Tuesday, August 27, 2013

...But I'll gladly care for your newborn baby.




I’m not good at it, I don’t enjoy it.
I can’t cook.

Now, my children, my husband, none of us are starving. We’re doing OK. But, when I get an email from TakeThemAMeal.com, I don’t groan inwardly. I whine. Audibly. And then I close my email.


I belong to the Bayit. And with that elite membership comes an exclusive responsibility. One taught in this space and modeled in the sweetest way.
One member of our clergy has been known to stock up on cereal bars to hand out to the homeless. One has coordinated meals for congregants who had a new baby or a sick child.
One…well…the week Rami was born, I got a call from a telemarketer. I knew it was a telemarketer because the caller i.d. showed a long string of digits. My mother ran to the hallway to listen to the answering machine and I called after her “Ignore it! It’s a telemarketer!” Then the machine picked up...“ohohohsimansimantov, ohohoomazalmazaltov…” “ANN! IT’S NOT A TELEMARKETER! IT’S THE RABBI!! HE’S CALLING FROM ROMANIA!!!”

Our children haven’t learned about those who came before them through yahrzeit plaques on the walls of our sanctuary; rather, they’ve learned to know and love members young and old through the intergenerational services of our spiritual home. Our pulpit doesn’t have ornate chairs to allow our clergy and board members places to sit throughout the service because we have clergy and board members who sit among us, willing to give up their seats to welcome newcomers. We have a membership that ‘s made a name for itself by carrying mattresses and residents down the stairs of a local home during a power outage, for opening our homes to guests of all kinds, for caring for children when their parents are unavailable, for donating platelets, visiting the sick, comforting the mourner, and easing the sometimes difficult first few days of new parents.

I belong to the Bayit. And with that elite membership comes an exclusive responsibility. One taught in this space and modeled in the sweetest way.

So, when I reopen my email at the end of the day, resigned to making one easy meal for that family in need, I am, of course, too late. All the slots have been taken, all the meals provided for. The sign of a lesson learned—a lesson taught by all of you who teach: Kol Yisrael Areivim Zeh LaZeh.—All Israel is responsible one for another. Which is a good thing.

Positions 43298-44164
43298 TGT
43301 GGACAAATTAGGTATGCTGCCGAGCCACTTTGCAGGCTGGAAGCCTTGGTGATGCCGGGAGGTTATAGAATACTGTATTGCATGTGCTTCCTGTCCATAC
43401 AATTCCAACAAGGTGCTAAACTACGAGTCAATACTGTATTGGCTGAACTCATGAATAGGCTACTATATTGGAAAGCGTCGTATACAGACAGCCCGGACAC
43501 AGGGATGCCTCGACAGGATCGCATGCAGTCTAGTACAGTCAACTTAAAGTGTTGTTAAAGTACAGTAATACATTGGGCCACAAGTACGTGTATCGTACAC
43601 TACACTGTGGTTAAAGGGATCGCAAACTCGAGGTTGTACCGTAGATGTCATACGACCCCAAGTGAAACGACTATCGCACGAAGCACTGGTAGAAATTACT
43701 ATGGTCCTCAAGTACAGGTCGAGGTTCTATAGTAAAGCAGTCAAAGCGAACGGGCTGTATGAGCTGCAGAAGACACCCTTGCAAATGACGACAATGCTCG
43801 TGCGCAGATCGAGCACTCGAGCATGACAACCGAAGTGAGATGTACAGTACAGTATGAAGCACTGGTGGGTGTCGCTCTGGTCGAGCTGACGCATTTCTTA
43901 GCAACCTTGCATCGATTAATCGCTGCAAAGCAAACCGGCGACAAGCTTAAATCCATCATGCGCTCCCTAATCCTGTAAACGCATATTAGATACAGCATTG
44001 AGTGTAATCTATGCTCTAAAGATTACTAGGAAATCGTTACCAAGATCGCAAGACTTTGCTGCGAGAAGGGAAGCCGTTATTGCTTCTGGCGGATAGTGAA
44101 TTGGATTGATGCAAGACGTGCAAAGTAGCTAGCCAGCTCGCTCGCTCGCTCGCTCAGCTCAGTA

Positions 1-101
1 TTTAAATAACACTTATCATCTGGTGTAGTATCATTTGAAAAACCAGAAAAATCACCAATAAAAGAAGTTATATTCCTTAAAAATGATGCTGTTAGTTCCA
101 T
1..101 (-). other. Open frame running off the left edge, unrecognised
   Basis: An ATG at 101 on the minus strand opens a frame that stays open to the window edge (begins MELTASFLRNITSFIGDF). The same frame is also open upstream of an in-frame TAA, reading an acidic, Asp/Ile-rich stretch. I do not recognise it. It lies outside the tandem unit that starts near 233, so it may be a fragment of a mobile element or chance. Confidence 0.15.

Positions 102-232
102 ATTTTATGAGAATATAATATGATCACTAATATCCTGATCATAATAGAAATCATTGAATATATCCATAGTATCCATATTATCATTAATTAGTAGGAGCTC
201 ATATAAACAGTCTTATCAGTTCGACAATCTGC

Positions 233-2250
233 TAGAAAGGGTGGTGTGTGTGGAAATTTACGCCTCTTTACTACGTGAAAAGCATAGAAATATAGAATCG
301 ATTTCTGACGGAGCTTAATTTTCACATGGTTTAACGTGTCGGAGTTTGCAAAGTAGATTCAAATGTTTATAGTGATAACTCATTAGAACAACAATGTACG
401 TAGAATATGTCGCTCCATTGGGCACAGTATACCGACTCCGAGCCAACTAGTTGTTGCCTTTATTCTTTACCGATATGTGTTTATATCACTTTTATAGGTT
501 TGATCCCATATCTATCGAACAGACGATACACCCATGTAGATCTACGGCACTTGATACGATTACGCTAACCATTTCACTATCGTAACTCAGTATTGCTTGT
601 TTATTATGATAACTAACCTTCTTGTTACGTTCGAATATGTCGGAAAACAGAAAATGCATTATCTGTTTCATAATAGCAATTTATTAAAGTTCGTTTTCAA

Because I.
Can’t cook.

The folks usually responsible for my Rosh HaShanah meals.

Monday, August 19, 2013

Last year's "Prayer for You" (Don't you love reruns?)

May your heart know the warmth of love, may your mind remain sharp, and may your body cooperate. 
May you find “the one” and the strength to be “the one.” 
May you get enough sleep and enjoy sleepless nights. 
May your boss be understanding and your children forgiving. 
May you delight in your loved ones and in their memories. 
May your layovers be brief, may your audience be enthusiastic, and may the floodwaters quickly recede. 
May your food be locally grown, organic, and in season and may your food servers be legal, ethically treated, and kind. May your separation be gentle, may your follow-up scans be clear, and may your unemployment check last you until the end of the month. 
May your couponing prove beneficial, may your child’s foreign embassy be free of strife, and may the best man win.

And may we all be inscribed for good, for life, and for peace.

Sunday, August 18, 2013

This year...

 May we follow the map to new destinations and may we follow our hearts safely home.
May our presence be necessary and may we go where we are needed.
 May we try new things, eat new foods, and find comfort in asking for help.

May we commit for the long haul and find the fortitude to quit mid-task.
May we nap in the arms of the ones we love and have enough room to sleep diagonal in our beds.
May we fight, may we scream, may we give in and give up. May we know peace.

May we brave the storm and know when NOT to tweet.
May the bus stop kiss be not "goodbye" but "I'll see you when you come home."
May we run not from fear but straight through the finish line.

May we arrive early and be gracious. May we do something about that tendency to roll our eyes.
May we repair that which is broken and may we love that which we cannot fix.
May we have the faith to fall down and the strength to get back up.

May we listen and, this year, hear the sound of the shofar.

May we wake up.